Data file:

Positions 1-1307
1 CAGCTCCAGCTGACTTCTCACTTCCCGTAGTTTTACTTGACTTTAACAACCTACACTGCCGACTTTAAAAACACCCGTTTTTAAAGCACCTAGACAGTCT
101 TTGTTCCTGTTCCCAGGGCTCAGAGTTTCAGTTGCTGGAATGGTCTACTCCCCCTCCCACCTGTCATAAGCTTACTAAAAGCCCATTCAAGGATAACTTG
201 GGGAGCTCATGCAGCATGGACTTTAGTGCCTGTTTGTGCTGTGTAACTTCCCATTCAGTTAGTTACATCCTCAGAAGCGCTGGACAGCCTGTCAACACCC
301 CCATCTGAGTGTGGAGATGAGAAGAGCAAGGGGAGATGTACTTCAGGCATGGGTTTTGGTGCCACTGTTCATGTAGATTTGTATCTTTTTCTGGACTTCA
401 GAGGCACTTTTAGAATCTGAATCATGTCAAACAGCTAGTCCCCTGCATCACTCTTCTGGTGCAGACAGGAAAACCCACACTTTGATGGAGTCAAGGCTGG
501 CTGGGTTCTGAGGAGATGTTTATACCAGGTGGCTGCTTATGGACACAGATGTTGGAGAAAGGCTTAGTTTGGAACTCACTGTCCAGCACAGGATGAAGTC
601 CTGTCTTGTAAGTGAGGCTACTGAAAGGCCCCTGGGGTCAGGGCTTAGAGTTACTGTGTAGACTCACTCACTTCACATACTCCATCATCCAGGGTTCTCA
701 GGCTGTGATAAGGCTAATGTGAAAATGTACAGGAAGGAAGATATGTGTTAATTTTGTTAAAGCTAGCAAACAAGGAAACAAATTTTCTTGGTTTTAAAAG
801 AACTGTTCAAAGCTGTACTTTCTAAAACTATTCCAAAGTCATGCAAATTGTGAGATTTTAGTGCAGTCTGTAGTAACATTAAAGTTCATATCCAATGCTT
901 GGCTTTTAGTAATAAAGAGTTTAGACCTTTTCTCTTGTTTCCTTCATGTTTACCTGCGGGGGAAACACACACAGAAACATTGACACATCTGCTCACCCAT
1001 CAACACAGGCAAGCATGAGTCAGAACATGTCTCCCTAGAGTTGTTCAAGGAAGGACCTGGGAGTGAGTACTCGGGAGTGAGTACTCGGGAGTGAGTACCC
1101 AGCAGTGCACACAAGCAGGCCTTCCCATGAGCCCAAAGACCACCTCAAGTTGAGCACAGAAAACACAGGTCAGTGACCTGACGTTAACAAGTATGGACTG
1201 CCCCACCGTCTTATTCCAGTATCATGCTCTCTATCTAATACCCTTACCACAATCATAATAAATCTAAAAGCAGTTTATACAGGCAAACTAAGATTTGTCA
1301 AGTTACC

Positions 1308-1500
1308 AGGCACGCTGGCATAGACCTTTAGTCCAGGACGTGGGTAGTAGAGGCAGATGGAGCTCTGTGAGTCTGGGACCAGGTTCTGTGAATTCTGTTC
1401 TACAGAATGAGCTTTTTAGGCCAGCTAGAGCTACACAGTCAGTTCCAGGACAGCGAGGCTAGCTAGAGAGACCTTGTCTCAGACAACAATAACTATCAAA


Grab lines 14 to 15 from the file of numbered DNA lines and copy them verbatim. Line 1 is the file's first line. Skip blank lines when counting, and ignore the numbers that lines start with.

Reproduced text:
1201 CCCCACCGTCTTATTCCAGTATCATGCTCTCTATCTAATACCCTTACCACAATCATAATAAATCTAAAAGCAGTTTATACAGGCAAACTAAGATTTGTCA
1301 AGTTACC